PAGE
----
The NHL in 2012: A Year in Review


This year has been a turbulent one for the NHL (and in turn, fantasy hockey). The 2011-12 regular season saw some fantastic performances from the likes of Henrik LundqvistEvgeni Malkin, and Erik Karlsson. The playoffs saw the Los Angeles Kings completely dominate the competition en route to capturing their first Stanley Cup in franchise history. However, all of the positive momentum generated by the game has been snuffed out by the most ridiculous and unnecessary work stoppage in the history of professional sports.

What have been the 10 biggest hockey stories from the past calendar year? I’ll shift the focus a bit to the world of fantasy hockey, since, you know, this is a fantasy hockey site and everything.

The NHL had done a great job of rebuilding its brand after the 2004-05 lockout. NHL COO John Collins worked hard to develop a relationship with HBO, and the 24/7 Winter Classic series was hockey’s way of tapping into a brand new market. A new wave of talent around the league emerged as the future of the league – Claude Giroux and John Tavares looked poised to join Steven Stamkos, Malkin, and Sidney Crosby at the top.

And speaking of Crosby, he appeared to have finally emerged healthy after a lengthy battle with head and neck injuries. I will do my best to include lockout discussion only where it is absolutely necessary – I know at this point all hockey fans are so sick of the dreaded “l” word.

10. Claude Giroux’s arrival

There was a lot of pressure on Giroux this past season in Philadelphia. The Flyers decided in the summer of 2011 to jettison Jeff Carter and Mike Richards out of town, and that meant Giroux was the club’s new top line center and face of the franchise. He embraced the pressure, and was one of the best NHL players from start to finish. Giroux is the classic example of a player being more than the sum of his parts.

He was a prolific scorer in junior, but many thought he was too slow or too small to dominate at the NHL level (he slipped into the bottom third of the 2006 1st round). What Giroux lacks in straight-away speed or strength he makes up for in skill, vision, creativity, and hockey sense. Giroux has the “it” factor that I talk about from time to time. He simply “gets” the game of hockey. He knows how to lead, how to best use his teammates, when to shoot, when to pass, and where to be on the ice.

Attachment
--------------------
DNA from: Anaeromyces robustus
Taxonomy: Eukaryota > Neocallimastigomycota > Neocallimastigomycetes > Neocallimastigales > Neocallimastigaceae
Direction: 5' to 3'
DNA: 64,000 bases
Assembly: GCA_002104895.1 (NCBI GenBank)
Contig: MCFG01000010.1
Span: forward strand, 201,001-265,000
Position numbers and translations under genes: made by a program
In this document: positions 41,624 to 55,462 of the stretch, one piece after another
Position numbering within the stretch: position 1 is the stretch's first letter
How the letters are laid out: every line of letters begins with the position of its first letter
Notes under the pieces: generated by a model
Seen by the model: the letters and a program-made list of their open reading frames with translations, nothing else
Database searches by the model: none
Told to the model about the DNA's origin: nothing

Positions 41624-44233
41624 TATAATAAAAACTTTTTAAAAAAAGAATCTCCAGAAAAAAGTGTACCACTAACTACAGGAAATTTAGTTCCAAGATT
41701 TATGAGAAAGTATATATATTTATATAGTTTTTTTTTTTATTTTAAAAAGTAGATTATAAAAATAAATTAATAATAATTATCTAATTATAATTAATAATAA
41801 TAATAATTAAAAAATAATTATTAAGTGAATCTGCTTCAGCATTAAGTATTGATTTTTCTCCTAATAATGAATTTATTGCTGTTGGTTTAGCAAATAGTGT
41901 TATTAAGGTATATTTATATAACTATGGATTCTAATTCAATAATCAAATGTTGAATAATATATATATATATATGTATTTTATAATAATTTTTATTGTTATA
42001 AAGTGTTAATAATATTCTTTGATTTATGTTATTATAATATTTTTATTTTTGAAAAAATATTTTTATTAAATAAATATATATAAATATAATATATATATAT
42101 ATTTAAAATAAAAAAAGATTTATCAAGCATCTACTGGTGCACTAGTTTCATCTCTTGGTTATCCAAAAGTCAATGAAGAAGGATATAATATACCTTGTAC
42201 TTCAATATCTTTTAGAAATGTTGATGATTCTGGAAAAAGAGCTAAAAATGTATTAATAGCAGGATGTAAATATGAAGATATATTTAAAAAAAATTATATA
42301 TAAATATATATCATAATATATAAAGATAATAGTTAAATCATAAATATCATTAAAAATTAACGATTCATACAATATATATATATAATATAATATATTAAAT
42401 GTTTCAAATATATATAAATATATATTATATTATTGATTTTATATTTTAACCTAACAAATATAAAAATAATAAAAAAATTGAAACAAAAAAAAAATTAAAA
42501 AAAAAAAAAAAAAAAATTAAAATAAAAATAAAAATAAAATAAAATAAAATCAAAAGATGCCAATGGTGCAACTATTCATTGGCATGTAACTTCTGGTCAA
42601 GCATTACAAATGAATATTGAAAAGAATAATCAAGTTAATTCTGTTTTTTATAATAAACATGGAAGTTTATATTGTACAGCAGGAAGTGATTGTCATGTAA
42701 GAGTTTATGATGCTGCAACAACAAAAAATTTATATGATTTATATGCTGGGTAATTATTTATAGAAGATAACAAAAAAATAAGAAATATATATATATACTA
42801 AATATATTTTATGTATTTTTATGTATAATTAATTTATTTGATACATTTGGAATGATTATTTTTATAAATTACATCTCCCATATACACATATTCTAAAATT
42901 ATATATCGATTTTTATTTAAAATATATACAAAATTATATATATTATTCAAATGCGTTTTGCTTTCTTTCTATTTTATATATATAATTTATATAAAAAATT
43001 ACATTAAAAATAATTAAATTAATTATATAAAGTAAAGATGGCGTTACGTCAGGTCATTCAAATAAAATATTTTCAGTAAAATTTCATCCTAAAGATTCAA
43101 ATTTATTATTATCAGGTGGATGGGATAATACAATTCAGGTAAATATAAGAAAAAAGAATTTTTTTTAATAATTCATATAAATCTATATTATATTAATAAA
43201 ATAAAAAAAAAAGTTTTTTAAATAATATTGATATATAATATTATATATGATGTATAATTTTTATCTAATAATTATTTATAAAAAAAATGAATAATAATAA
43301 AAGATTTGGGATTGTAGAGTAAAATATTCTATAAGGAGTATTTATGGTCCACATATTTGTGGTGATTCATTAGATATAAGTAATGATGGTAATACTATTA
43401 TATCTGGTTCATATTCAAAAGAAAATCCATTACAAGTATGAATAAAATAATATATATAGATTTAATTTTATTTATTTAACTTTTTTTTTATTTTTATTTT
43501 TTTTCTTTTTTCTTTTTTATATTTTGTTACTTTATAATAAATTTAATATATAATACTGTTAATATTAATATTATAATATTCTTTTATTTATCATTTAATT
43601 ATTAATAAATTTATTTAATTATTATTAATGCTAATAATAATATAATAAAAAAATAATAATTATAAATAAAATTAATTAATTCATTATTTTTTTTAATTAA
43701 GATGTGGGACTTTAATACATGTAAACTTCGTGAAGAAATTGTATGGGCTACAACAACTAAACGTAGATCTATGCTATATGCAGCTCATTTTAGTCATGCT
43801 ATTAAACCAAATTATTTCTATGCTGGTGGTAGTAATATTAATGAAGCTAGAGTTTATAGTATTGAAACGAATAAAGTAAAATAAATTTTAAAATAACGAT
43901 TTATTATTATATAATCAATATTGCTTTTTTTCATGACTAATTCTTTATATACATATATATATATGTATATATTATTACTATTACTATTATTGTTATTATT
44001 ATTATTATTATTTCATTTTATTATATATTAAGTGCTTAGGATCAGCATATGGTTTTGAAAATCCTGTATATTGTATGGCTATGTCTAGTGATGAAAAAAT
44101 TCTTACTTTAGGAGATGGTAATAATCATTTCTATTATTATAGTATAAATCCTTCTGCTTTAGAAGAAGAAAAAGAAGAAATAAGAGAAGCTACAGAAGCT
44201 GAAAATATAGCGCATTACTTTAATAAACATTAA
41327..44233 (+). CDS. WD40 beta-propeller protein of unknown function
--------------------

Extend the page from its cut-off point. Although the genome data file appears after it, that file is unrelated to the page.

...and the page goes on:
He isn’t as physically imposing as Ovechkin. He isn’t as powerful as Crosby. And he isn’t as elegant as Malkin. But he is just as effective as any of them.

Don’t wear out the repeat button:

I will always have a soft spot for Giroux because I saw his dominance coming before he was a household name. I have had my fair share of misses, too (and the evidence is in the 500+ daily ramblings I have written), but I knew there was something special with Giroux after seeing him at the end of his QMJHL career. It did surprise me how quickly he adapted to the NHL game, though.

Oh, and Giroux also has the best contract in hockey.

9. King Henrik’s reign

Lundqvist became the first goaltender in NHL history to record at least 30 wins in his first seven seasons in the league. An argument could be made for him to win the Hart Trophy every single season – he is the backbone of a very good club in the Big Apple, and the Rangers are able to play their system because they have so much confidence in Lundqvist.

At the age of 30, Lundqvist still has many more years in him. He made his NHL debut after the last NHL lockout – what will he do for an encore this time around?